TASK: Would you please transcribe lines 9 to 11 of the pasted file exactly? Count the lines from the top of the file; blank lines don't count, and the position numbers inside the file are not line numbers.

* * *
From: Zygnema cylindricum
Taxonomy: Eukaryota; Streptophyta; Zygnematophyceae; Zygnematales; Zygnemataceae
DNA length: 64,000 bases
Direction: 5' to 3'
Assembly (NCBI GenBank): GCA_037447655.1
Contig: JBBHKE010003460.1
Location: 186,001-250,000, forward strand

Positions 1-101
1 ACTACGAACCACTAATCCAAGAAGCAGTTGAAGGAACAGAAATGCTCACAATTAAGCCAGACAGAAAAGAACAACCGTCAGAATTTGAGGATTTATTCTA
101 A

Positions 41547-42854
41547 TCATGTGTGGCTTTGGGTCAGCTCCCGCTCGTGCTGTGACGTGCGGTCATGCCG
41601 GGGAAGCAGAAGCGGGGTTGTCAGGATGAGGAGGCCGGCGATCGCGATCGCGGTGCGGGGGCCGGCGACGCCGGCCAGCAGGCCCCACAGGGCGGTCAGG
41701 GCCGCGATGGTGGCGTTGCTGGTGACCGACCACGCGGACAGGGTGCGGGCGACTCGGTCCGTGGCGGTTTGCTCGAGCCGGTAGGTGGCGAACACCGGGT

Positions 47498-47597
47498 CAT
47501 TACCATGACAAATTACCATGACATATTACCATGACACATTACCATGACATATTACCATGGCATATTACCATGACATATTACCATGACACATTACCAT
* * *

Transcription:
1 ACTACGAACCACTAATCCAAGAAGCAGTTGAAGGAACAGAAATGCTCACAATTAAGCCAGACAGAAAAGAACAACCGTCAGAATTTGAGGATTTATTCTA
101 A

Positions 41547-42854